⬆️ You're invited to Ty Bronna LIVE! Wednesday 19th July at 7pm. Watch it here.
Ty Bronna is supported accommodation for young people aged 16-21 experiencing a housing crisis in Cardiff, Wales. We provide accommodation and help every young person fulfil their unique potential.
We provide a variety of support services including education, training and employment, understanding welfare benefits and tenancy rights, cooking and domestic skills and budgeting skills. Ty Bronna provides accommodation and 24-hour support for up to 13 young people at once.
Some of these young people have nowhere else to call home because their families no longer have space for them, they are living in unsuitable accommodation or leaving care.
Just a Housing Crisis?
All of the young people have come to us because they’re experiencing a housing crisis for various reasons.
They are often very damaged young people. The young people referred to us have hardly any resilience at all; their mental health is such a barrier for them, and we are having to support them through that so they can focus on the skills they need to learn to live independently.
We have young people presenting with the symptoms of schizophrenia, bipolar disorder, anxiety etc. but don’t have a diagnosis yet to access support. Whilst others are mirroring the experiences of the crises around them. Perhaps, because they’ve been let down by their families, they are looking for a label from mental health services to explain away their turmoil. It can be difficult for our staff to determine what is a genuine crisis and what is a broken cry to be seen.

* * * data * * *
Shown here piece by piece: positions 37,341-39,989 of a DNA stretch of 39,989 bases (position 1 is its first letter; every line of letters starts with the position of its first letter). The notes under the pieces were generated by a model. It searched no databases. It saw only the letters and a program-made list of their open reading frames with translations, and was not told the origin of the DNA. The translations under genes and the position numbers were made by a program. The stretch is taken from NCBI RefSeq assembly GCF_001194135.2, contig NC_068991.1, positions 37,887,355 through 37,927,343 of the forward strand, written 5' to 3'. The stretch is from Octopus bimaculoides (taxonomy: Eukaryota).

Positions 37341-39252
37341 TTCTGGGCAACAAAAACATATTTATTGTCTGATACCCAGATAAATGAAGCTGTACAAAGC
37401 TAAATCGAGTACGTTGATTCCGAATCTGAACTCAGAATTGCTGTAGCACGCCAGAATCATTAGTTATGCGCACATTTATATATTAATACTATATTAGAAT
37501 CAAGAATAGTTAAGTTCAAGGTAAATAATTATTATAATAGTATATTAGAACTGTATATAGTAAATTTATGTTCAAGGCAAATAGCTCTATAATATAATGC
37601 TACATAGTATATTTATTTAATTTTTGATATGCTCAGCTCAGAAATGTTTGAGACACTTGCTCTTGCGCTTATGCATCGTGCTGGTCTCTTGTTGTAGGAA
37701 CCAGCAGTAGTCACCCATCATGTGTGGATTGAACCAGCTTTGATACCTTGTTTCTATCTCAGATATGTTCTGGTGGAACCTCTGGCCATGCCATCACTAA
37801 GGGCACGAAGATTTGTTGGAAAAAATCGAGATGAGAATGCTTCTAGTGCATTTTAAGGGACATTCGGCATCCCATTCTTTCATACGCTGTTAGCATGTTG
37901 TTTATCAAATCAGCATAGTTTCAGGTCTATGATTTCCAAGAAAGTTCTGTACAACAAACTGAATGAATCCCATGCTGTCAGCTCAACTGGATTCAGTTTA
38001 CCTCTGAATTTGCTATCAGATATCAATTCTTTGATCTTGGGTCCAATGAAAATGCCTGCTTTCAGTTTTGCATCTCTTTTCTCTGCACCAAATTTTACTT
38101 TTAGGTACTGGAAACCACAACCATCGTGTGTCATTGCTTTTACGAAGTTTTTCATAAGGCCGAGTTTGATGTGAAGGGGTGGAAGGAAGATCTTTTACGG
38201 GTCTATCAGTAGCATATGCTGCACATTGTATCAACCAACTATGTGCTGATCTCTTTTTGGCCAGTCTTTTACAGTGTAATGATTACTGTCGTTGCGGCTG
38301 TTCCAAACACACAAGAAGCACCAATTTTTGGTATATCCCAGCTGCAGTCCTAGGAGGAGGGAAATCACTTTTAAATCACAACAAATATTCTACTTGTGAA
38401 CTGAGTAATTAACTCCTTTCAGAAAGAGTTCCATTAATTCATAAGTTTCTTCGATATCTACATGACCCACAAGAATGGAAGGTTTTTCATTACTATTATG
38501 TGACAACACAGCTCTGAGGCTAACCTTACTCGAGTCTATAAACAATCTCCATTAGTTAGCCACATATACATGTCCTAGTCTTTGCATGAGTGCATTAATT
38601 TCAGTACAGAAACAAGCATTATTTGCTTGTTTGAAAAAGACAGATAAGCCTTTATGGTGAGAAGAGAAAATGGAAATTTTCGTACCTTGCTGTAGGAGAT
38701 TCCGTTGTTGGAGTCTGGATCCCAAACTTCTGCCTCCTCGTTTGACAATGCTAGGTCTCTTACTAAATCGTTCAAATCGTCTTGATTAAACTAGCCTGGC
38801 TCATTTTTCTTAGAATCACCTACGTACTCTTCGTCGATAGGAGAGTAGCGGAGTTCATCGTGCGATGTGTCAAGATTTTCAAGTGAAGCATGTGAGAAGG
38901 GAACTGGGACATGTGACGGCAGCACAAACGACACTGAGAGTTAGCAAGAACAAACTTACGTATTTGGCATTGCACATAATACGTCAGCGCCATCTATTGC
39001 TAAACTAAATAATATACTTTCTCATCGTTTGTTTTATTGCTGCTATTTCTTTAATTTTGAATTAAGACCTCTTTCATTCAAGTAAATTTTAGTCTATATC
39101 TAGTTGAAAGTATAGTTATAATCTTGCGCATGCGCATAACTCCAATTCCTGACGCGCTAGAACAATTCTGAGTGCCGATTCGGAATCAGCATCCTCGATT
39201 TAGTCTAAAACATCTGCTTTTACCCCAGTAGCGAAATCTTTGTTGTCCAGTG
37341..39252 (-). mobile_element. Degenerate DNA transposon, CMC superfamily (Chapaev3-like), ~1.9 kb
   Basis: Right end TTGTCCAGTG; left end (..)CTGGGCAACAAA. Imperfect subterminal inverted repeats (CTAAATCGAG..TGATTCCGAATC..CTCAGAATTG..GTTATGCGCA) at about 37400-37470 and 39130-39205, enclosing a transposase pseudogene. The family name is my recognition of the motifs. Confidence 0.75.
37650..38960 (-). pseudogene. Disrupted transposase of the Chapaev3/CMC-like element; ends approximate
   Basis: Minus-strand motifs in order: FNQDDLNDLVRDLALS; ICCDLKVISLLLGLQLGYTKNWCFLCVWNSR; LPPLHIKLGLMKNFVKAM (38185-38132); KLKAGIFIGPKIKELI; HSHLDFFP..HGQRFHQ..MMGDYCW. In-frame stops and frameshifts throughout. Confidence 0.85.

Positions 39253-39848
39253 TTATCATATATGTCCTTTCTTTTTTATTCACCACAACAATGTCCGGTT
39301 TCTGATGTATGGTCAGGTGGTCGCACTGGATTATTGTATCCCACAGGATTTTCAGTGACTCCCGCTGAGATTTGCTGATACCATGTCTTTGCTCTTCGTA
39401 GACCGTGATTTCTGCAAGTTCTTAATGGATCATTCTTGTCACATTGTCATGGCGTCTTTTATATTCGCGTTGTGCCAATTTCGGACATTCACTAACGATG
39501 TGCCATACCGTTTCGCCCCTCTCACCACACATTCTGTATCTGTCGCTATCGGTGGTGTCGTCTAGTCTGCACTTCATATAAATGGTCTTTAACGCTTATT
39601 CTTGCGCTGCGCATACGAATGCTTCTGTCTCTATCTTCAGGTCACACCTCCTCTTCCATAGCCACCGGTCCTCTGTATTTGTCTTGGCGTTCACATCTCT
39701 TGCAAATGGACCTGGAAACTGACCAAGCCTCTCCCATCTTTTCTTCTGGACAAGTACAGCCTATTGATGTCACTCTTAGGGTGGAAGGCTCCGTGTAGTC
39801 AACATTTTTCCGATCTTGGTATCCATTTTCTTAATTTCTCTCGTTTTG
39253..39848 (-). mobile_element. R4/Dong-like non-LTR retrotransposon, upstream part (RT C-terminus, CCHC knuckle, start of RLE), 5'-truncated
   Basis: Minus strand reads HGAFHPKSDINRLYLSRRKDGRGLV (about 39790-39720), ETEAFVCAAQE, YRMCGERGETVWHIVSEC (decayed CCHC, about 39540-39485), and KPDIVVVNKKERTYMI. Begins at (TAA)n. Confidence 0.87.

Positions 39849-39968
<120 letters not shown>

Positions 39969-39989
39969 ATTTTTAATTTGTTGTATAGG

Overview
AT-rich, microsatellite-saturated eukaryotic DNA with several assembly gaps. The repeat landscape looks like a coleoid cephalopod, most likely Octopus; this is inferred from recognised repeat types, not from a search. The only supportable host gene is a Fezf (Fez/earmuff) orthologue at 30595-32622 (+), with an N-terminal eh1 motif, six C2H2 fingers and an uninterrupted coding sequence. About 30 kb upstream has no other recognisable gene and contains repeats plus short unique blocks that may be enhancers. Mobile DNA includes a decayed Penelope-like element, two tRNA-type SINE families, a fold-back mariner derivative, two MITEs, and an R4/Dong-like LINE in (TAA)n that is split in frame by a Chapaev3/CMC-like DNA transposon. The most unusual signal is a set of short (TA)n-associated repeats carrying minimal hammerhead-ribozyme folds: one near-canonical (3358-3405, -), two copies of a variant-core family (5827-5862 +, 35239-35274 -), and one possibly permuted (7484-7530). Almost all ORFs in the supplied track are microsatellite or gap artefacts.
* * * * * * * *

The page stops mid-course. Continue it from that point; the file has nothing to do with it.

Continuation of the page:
So, we’ve been working with our young people to put together self-care boxes – a tool to help them self-manage their mental health. The boxes may include small items, like noise-cancelling headphones, that can help them move past the dark place in their minds.
The idea is that each young person would take charge of their own box and add things to it as they build up resilience and include more strategies they find to be helpful and work for them. We’re teaching the young people that interventions don’t have to be severe but that they can develop their own coping mechanisms.
One young person came to us after weekly suicidal attempts. She’s been with us the longest out of any of her placements and has been stable for a while now. At one stage, Ty Bronna was the only service keeping her alive. She told us, “If it wasn’t for the staff here, I would be dead.”
She’s acknowledged that it’s her own mental health that’s been the hurdle to her living independently, but we are in the process of facilitating that now. We have believed in her from the start, have never said ‘enough is enough’, but kept at it.
It is difficult. We are not a mental health service, we are a homeless and housing support service, but 97% of our young people will move on, and in the past 20 years we’ve sheltered and equipped over 800 young people towards a more hopeful future.
Rachel Codd, Support Services Manager, Ty Bronna